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A Weekend in Nagasaki 2 – What to Eat in Nagasaki

Date Published: Last Update:2015/05/18 Food, Travel & View point , , ,

A trip however short or long it may be won’t be complete if you can’t sample the taste of the local food of the place you’re visiting. While in Nagasaki, we made it a point to sample their local dishes and delicacies.

Local Version of Dishes We Ate in Nagasaki

Champon. On top of Nagasaki’s famed local offerings is the champon. It is a noodle dish with origins from China. It is just like any other noodle dish such as ramen but its cooking method is different. With ramen you cook the noodle separately and then combine the noodle and broth when its ready to be served. However champon is made by first frying pork, and other ingredients like seafood in lard and then adding broth with chicken or pork bone stock into it.  After which the noodle is then added to it.

The warmth of the broth really helped fight off the cold from the wind and rain when we went to Mt. Inasa. We dined at the restaurant just below the observation platform where it also offers a limited view of Nagasaki’s Million Dollar Nigh View from its glass windows.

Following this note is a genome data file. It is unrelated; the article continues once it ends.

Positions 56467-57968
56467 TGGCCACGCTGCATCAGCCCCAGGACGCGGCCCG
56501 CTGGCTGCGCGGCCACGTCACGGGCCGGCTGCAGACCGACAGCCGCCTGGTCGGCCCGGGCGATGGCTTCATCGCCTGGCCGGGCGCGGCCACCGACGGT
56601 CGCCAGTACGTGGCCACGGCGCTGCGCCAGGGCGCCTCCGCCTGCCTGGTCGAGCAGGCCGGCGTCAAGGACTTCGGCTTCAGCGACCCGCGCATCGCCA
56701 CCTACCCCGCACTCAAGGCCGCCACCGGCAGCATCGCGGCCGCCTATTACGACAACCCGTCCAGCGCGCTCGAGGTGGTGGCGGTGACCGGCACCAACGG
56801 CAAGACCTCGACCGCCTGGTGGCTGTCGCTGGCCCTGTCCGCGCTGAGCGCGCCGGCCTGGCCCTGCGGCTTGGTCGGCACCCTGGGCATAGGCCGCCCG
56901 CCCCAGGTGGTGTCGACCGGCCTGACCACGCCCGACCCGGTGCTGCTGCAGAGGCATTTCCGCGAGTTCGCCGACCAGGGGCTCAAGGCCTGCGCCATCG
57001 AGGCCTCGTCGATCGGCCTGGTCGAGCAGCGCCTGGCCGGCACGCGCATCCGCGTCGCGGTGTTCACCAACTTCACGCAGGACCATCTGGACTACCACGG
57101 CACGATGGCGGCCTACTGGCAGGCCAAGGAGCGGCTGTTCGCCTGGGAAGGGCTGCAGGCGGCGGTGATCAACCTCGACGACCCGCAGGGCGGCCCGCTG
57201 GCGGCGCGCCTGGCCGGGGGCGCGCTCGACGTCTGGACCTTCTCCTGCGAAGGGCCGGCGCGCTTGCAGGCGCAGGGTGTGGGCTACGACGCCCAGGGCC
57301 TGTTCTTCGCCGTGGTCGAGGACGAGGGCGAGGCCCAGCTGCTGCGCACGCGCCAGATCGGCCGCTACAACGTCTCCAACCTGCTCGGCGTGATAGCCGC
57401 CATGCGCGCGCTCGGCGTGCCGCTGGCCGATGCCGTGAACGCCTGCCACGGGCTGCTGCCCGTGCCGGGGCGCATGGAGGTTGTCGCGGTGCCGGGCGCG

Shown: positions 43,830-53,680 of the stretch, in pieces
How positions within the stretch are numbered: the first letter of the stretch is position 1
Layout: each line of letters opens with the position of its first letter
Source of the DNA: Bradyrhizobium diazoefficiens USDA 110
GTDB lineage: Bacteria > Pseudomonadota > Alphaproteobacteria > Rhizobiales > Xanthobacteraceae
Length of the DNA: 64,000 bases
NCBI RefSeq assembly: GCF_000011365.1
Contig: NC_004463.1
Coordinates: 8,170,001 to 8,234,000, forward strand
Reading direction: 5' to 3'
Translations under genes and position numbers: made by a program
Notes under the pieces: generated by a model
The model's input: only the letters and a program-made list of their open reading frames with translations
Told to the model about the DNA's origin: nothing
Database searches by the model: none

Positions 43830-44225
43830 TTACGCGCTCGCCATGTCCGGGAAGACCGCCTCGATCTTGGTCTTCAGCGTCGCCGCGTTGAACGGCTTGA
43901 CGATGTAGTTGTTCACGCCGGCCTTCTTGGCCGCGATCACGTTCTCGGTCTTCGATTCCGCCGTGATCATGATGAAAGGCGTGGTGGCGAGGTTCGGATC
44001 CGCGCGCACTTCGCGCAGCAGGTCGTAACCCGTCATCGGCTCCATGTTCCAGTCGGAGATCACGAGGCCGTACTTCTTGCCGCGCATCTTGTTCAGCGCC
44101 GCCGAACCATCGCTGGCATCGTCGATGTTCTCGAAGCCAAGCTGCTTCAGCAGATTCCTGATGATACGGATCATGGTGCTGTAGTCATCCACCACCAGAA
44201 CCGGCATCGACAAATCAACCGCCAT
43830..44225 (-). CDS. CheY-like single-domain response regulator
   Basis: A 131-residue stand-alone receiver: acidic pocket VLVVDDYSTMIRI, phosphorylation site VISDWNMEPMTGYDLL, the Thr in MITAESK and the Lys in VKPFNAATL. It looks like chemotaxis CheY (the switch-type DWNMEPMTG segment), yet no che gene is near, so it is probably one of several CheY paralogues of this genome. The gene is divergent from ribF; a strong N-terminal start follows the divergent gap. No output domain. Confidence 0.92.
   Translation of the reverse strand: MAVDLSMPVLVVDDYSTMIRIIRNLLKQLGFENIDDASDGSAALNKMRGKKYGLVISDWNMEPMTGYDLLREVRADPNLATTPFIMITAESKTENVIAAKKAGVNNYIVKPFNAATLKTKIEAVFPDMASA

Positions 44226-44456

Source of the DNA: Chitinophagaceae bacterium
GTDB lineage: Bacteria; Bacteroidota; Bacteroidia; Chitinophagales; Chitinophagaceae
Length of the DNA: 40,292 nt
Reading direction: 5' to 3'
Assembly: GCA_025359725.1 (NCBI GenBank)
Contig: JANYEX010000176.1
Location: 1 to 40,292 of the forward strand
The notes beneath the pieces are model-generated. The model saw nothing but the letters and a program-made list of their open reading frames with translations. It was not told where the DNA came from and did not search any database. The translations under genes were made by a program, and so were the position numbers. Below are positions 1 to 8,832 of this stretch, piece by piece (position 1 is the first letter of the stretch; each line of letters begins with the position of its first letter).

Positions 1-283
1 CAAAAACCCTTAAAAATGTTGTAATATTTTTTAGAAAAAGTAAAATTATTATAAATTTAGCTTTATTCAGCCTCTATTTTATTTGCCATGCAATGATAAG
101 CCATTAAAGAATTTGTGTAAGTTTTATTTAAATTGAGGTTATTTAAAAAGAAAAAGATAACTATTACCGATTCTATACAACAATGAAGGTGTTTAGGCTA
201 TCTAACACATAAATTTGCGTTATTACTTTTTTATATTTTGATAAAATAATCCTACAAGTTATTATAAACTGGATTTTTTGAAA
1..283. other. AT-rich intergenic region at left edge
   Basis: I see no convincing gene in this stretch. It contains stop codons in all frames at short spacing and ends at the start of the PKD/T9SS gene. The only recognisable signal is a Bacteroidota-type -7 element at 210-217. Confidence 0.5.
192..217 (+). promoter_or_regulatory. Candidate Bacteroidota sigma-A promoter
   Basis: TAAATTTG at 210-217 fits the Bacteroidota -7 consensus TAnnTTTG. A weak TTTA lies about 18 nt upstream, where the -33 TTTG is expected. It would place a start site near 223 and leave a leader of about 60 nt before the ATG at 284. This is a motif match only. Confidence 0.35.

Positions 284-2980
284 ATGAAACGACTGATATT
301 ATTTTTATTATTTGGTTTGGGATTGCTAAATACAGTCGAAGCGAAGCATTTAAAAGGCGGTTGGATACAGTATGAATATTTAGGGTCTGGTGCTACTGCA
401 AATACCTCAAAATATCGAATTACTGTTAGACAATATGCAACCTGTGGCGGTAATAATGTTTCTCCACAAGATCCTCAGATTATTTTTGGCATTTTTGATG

I’m allergic to crustaceans (bummer, right? ) so I asked the waitstaff to remove those when they prepared my order. Despite the removal of some ingredients, I still found the dish very tasty and filling.

CastellaThis is a variety of sponge cake introduced by the Portuguese and has since been adapted to suit the Japanese taste. We bought a lot of these for omiyage.

Shippoku ryoriLike the champon, Shippoku cuisine also has roots from China. Though the dishes and delicacies in this spread is already a combination of Chinese, European, and Japanese. What sets this apart is that the dishes are set on a circular table and it promotes jikabashi (taking of food directly from a communal dish using one’s own chopsticks), which is typically a big no no in Japanese dining etiquette.


(Photo from Wikimedia Commons)

Sara UdonAnother native Nagasaki noodle dish. The noodle is fried until crispy then topped with vegetables, seafood, pork and other ingredients in a thick sauce.

Guzouni. This is a soup made from vegetables, meat, fish and mochi. This would be a nice dish to try making when you have lots of mochi left over from the New Year.


(Photo from Wikimedia Commons)

These are just a few of the culinary treats Nagasaki has to offer. With those variety of noodle dishes, it surely is a treat for noodle lovers.

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